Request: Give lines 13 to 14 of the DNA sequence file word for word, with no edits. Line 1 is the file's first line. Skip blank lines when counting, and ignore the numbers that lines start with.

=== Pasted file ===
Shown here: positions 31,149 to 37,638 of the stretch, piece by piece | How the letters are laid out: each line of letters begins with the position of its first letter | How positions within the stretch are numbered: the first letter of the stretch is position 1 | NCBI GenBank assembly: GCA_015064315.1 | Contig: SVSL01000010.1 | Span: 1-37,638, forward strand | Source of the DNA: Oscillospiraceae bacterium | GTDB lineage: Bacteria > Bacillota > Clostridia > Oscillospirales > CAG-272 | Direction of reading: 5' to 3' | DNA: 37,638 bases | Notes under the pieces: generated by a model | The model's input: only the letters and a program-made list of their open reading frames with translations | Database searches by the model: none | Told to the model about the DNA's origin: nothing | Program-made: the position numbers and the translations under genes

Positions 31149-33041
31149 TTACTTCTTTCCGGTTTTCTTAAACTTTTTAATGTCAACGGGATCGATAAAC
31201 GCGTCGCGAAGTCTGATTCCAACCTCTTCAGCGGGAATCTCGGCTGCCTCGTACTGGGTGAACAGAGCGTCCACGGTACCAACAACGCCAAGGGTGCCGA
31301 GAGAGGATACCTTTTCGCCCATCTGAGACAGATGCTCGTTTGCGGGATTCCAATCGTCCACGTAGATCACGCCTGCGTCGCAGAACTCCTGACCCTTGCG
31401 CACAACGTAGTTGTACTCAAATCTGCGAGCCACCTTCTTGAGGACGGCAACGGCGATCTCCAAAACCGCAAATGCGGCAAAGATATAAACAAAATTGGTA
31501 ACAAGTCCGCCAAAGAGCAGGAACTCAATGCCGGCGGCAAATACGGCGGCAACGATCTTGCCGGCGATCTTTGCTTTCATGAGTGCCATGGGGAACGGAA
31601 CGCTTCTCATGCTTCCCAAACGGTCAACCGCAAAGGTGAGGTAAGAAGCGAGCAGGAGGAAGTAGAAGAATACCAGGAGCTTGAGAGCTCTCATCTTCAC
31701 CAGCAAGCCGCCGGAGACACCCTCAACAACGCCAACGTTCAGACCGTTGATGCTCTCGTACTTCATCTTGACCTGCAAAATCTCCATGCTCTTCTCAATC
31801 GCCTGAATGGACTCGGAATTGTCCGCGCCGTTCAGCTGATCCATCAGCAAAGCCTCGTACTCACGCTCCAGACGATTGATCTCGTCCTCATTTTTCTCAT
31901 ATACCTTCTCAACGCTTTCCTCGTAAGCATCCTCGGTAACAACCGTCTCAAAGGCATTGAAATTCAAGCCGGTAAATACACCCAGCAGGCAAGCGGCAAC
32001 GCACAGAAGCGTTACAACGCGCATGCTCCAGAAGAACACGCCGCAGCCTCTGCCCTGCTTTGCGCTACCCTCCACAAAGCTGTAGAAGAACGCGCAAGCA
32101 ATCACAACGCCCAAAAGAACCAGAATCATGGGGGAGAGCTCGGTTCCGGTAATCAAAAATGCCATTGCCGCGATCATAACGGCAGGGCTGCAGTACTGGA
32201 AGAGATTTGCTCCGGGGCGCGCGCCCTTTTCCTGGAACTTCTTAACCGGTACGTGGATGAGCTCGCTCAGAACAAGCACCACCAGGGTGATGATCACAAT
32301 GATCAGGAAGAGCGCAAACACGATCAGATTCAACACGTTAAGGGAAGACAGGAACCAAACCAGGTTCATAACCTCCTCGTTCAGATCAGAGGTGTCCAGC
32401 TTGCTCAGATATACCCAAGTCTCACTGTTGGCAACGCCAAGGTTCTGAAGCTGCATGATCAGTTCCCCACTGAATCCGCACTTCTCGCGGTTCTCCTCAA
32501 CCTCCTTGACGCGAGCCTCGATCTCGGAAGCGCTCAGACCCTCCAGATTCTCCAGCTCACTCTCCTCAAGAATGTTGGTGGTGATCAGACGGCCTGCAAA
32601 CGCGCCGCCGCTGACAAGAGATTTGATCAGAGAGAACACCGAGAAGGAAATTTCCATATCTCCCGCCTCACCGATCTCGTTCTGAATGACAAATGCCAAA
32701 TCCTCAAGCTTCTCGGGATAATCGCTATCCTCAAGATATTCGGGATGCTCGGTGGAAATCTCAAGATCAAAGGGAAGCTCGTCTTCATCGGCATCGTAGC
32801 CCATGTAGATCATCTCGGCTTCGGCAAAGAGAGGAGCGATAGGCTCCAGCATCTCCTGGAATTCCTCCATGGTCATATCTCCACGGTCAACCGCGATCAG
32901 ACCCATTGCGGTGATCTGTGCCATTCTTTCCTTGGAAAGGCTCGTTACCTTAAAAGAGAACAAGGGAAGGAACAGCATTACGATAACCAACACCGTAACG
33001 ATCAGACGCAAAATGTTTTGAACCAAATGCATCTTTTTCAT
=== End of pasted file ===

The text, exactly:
32101 ATCACAACGCCCAAAAGAACCAGAATCATGGGGGAGAGCTCGGTTCCGGTAATCAAAAATGCCATTGCCGCGATCATAACGGCAGGGCTGCAGTACTGGA
32201 AGAGATTTGCTCCGGGGCGCGCGCCCTTTTCCTGGAACTTCTTAACCGGTACGTGGATGAGCTCGCTCAGAACAAGCACCACCAGGGTGATGATCACAAT